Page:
If you feel overwhelmed by all the tasks that marketing requires of you for your art business, you are not alone! Here are five ways you can conquer overwhelm and stay on track.
Marketing is work that needs to be done consistently—it’s not a task that you can check off once a month and be done with it. It’s a daily or weekly activity and so it’s completely understandable that as a small business owner, you once in a while (or regularly!) get to the point of feeling that you can’t keep up. Here are some things you can do to manage overwhelm:
1. Create a list of what marketing tasks you’re currently doing and see if you can simplify
Do you spend time every day wondering what to post on social media? Instead, shift that work to an hour at the beginning of the week: plan all of your posts, write the content, find the photos, and even schedule them ahead of time with Tailwind. That way you won’t have to shift gears in the middle of studio work or other tasks.
Are you writing a blog post AND writing email newsletters? You can write a blog post and use that content for your upcoming email newsletter (checking two marketing boxes at once). There are many ways you can do this: You can write a blog post and copy the first paragraph or two and drop them into your email newsletter, providing a link to the whole blog post for your readers. Or you can write a couple of new short paragraphs for your email newsletter as an introduction to the blog post, and then link to the post. You can even set up your email newsletter so that it automatically sends your new blog posts as an RSS feed.
Are you creating unique content for all of your marketing tools (Instagram, Facebook, your blog, your newsletter)? Repurpose that content! You may think that your audience will notice repeat content, but the truth is that no one is seeing EVERYTHING you share, and anyway, shaping the subject matter for each different platform just helps solidify the message for your audience.
You can also repurpose older content by re-posting it a few times. No one will notice your repeat content enough to be bothered by it, and everyone has different learning styles, so repurposing allows you to reach more people in a variety of ways.
2. Focus on the pieces of the marketing puzzle that are the most critical for you
When you’re feeling overwhelmed, allow yourself to narrow your focus to the parts of your marketing system that are the most critical for you: awareness, engagement, sales, and relationships.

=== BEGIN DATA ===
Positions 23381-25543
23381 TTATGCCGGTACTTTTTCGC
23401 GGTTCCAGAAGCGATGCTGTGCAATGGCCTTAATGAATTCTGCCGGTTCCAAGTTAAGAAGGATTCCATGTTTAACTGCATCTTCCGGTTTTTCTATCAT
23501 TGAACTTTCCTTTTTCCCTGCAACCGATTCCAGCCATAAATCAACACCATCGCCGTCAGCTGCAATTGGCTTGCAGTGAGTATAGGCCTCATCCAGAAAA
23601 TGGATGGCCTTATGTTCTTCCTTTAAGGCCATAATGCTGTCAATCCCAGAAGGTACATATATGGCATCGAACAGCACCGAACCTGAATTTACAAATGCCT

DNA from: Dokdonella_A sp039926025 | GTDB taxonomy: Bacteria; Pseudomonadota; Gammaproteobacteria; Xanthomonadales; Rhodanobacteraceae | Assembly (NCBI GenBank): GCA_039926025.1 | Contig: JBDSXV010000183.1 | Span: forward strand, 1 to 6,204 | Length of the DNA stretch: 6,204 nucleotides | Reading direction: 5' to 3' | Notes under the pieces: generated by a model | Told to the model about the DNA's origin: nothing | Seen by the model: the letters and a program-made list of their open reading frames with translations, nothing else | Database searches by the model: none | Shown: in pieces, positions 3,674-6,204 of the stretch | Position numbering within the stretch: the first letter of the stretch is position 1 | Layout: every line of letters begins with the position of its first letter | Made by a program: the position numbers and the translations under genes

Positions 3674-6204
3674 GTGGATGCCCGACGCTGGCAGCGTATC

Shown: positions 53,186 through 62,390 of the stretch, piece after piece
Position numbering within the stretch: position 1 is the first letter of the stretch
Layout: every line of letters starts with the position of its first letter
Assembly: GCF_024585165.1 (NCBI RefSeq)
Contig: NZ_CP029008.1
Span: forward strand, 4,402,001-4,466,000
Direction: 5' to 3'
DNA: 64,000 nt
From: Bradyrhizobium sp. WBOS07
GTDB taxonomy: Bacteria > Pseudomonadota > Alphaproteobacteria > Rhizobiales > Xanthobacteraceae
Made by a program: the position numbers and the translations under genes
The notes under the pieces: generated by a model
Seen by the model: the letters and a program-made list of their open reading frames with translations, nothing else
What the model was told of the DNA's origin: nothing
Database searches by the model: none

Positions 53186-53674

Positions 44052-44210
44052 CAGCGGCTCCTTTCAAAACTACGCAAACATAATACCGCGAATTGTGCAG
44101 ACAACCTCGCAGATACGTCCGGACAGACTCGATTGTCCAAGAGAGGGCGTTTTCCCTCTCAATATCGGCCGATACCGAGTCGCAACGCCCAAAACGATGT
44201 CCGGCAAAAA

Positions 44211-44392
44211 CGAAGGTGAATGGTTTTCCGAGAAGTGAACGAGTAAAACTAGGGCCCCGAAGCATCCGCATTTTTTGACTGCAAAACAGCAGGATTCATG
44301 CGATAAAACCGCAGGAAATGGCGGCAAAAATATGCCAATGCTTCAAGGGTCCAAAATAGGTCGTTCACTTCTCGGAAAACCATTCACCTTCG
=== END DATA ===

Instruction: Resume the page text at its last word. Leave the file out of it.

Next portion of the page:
For most artists, awareness is the biggest piece of the marketing puzzle that needs to be figured out. Without awareness, you haven’t got the opportunity to engage your audience with video or Instagram stories, invite them to subscribe to your email newsletter, or encourage them to buy your work.
Of course, you definitely want the other pieces of your system in place as well. You don’t want an ongoing focus on building awareness while neglecting to engage with people, build ongoing relationships with them, or seek sales. But during those times when you’re feeling overwhelmed, let yourself narrow your focus down to the most critical piece for you.
3. Take a break from marketing for a while, but not too long
If you’re feeling SUPER overwhelmed, take a break. The world isn’t going to end if you’re not doing all the marketing things every day or every week! Sometimes I simply focus on learning, engaging with others (coffee with friends or business associates), or something else that isn’t even remotely marketing-focused—like taking a hike! Give your mind a rest and return to experiencing rather than doing.
But…don’t let a break turn into a sabbatical. You’re the one who needs to be out there promoting your work, so once you’ve had enough of a break, climb back on the horse.
4. Consider hiring someone to help you with some marketing work
There are plenty of marketing tasks that you don’t have to do yourself, such as updating your website, writing and sending emails, uploading your latest blog post to your website, and more.